Campaigners are calling for 26 January to be renamed Invasion Day and for the country’s national day to be moved to another date. Protests were held across all major Australian cities in Friday, with demonstrators briefly disrupting the buildup to Australia’s Test match against the West Indies at the Gabba in Brisbane.
In Melbourne thousands of protesters demonstrated in front of the Victoria state parliament, while a crowd marched along major roads in Sydney.
At Bondi Beach the protesters placed gum leaves into a fire on the sand for the smoking ceremony, an ancient custom among Indigenous tribes.
On Thursday, two monuments symbolising Australia‘s colonial past were damaged in Melbourne, while a statue of British naval officer James Cook, who in 1770 charted Sydney’s coast, was sawn off at the ankles, and a Queen Victoria monument was doused in red paint.
Roads and tram lines were also shut down for more than four hours.
The protests in Brisbane led to a brief security lockdown at the Gabba as demonstrations were held outside and at least two protesters were able to enter the venue, according to local media reports. Broadcasters were asked to leave the playing surface and entries to the stadium were suspended, though the match ended up starting on time.
The Australian Football League Players Association, several clubs and hockey teams have also called for the date to change.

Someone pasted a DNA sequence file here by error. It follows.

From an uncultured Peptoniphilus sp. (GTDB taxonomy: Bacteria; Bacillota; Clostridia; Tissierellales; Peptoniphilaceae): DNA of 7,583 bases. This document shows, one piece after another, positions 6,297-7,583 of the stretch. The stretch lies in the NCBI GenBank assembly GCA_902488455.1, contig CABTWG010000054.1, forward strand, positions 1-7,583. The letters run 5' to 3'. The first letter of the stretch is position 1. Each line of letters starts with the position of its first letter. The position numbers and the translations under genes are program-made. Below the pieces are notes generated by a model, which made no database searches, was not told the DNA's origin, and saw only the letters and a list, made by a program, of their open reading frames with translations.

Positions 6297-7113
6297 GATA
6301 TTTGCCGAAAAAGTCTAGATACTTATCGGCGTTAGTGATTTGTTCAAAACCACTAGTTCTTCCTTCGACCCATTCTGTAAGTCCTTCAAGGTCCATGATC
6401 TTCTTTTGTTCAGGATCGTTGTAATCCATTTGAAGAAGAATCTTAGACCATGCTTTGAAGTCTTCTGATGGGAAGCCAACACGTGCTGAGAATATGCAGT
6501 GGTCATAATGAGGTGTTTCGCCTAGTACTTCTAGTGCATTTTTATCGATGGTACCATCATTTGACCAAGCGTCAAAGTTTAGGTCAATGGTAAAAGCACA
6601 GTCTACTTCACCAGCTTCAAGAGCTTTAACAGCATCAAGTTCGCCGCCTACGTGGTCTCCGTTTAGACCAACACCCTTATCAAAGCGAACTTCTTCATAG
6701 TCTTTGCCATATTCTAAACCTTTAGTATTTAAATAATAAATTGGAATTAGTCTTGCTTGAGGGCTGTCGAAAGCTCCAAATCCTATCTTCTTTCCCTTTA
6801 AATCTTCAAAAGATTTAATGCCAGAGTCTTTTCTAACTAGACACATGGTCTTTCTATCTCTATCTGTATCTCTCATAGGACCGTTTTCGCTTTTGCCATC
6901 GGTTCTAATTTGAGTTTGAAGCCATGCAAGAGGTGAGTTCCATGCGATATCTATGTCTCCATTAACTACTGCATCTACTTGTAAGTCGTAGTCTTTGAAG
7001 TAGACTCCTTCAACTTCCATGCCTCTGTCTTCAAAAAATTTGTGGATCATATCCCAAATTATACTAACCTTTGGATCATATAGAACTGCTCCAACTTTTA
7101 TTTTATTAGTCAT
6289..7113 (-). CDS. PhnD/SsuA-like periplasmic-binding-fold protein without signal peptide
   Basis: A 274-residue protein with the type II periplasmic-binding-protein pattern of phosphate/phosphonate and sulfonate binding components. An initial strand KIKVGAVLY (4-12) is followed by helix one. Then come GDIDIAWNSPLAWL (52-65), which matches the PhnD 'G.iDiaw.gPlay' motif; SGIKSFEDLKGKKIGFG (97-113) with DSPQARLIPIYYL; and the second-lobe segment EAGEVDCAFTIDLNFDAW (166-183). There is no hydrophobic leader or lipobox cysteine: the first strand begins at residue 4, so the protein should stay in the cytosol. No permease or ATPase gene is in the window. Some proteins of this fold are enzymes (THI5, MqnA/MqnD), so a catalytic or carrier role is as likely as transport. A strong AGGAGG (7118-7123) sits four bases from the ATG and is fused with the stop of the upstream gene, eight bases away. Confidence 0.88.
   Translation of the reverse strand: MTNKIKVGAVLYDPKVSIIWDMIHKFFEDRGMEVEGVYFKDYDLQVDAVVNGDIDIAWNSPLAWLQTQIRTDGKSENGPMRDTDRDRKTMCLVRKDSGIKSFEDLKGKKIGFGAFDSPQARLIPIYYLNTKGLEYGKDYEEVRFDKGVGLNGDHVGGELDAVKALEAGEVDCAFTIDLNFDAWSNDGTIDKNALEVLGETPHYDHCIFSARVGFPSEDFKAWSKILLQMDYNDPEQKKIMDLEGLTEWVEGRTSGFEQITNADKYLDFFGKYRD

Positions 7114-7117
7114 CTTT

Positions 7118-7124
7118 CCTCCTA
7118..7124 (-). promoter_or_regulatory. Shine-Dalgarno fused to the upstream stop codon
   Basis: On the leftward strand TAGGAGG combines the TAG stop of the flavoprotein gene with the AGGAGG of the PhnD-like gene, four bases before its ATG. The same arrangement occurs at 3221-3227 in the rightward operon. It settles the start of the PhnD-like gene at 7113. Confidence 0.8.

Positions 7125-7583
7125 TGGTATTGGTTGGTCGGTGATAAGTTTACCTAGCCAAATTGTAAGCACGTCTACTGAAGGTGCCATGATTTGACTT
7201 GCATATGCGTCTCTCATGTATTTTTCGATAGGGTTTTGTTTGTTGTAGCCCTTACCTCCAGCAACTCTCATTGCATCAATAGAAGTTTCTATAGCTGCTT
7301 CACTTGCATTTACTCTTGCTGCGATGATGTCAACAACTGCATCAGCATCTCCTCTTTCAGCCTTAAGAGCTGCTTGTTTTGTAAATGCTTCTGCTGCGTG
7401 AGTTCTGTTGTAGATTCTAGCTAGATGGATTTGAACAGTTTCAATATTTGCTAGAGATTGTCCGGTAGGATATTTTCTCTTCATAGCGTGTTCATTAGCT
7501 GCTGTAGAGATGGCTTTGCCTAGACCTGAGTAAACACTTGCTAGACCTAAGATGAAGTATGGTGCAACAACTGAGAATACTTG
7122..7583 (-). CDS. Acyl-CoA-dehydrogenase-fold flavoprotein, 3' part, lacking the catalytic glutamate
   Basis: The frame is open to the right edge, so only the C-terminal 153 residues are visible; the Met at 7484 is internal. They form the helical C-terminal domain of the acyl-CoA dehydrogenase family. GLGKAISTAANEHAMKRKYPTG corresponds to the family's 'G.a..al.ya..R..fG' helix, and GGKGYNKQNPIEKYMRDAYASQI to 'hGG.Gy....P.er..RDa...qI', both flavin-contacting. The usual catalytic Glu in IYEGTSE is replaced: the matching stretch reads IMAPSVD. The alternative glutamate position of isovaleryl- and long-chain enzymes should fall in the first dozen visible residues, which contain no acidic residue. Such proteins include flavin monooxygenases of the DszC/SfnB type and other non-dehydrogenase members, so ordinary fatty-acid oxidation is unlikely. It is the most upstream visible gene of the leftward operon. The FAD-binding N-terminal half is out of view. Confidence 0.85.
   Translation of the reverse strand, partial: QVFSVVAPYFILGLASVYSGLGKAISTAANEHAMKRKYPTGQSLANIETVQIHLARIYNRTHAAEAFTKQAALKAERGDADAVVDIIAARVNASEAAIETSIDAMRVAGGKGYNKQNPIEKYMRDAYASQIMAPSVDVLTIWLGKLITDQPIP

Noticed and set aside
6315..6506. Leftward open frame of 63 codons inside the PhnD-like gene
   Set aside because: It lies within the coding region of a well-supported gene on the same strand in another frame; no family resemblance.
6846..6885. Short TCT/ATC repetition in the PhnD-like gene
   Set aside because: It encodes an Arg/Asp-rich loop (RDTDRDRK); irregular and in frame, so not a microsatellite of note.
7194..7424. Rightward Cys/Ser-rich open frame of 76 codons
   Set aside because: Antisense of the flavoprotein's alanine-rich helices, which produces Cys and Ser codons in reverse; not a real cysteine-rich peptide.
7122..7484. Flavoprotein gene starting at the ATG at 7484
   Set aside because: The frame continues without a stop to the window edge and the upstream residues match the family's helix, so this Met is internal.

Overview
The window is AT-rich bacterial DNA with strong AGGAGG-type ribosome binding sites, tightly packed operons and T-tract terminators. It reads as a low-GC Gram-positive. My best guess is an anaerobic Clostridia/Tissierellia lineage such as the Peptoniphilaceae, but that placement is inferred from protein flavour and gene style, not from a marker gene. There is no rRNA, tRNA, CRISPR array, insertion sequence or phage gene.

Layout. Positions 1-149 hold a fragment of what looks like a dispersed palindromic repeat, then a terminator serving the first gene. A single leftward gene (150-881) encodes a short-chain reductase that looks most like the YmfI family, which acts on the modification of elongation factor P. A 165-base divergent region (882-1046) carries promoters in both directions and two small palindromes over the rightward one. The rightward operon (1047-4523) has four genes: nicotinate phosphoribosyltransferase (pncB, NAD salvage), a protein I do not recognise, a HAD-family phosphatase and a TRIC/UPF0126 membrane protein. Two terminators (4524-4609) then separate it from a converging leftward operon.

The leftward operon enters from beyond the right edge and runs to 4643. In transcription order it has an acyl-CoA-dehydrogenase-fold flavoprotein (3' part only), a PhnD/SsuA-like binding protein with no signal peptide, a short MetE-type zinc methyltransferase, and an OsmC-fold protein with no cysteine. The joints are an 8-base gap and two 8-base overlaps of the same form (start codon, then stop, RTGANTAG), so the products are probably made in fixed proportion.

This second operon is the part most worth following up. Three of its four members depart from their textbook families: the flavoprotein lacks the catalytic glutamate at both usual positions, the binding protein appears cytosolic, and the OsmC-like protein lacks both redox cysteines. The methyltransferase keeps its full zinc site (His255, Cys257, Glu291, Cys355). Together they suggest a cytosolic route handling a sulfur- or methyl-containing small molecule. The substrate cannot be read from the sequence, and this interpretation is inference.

There has been a growing demand in Australia in recent years to recognise the deaths and destruction of its Aboriginal people and their cultures since the beginning of British colonisation.
The day, 26 January, marks the arrival of 11 British ships carrying convicts at Port Jackson in present-day Sydney in 1788 and has become increasingly contentious.
In a video message on Australia Day, prime minister Anthony Albanese said that the national day was an opportunity for Australians to “pause and reflect on everything that we have achieved as a nation”.
He said: “Australia’s diversity strengthens our unity.
“This begins with the unique privilege we have of being home to the oldest continuous culture on Earth, Aboriginal and Torres Strait Islander people have loved and cared for this country for over 65,000 years.”
While the holiday has been widely celebrated for decades, for Indigenous people and activists the day marks the beginning of a dark period of discrimination and expulsion of native people from their land.
The word “aboriginal” refers to the Indigenous inhabitants of the continent – people who lived on the Australian mainland and surrounding islands for tens of thousands of years before the first Europeans arrived in the early 17th century.
Aboriginal and Torres Strait Islander people represent just 3.8 per cent of Australia‘s present-day population of 26 million, according to a Bureau of Statistics census in 2021.
They remain Australia’s most disadvantaged ethnic minority.
However, despite growing momentum to protect their rights, a recent referendum to increase the participation of Indigenous people in policy-making was resoundingly rejected in a public vote.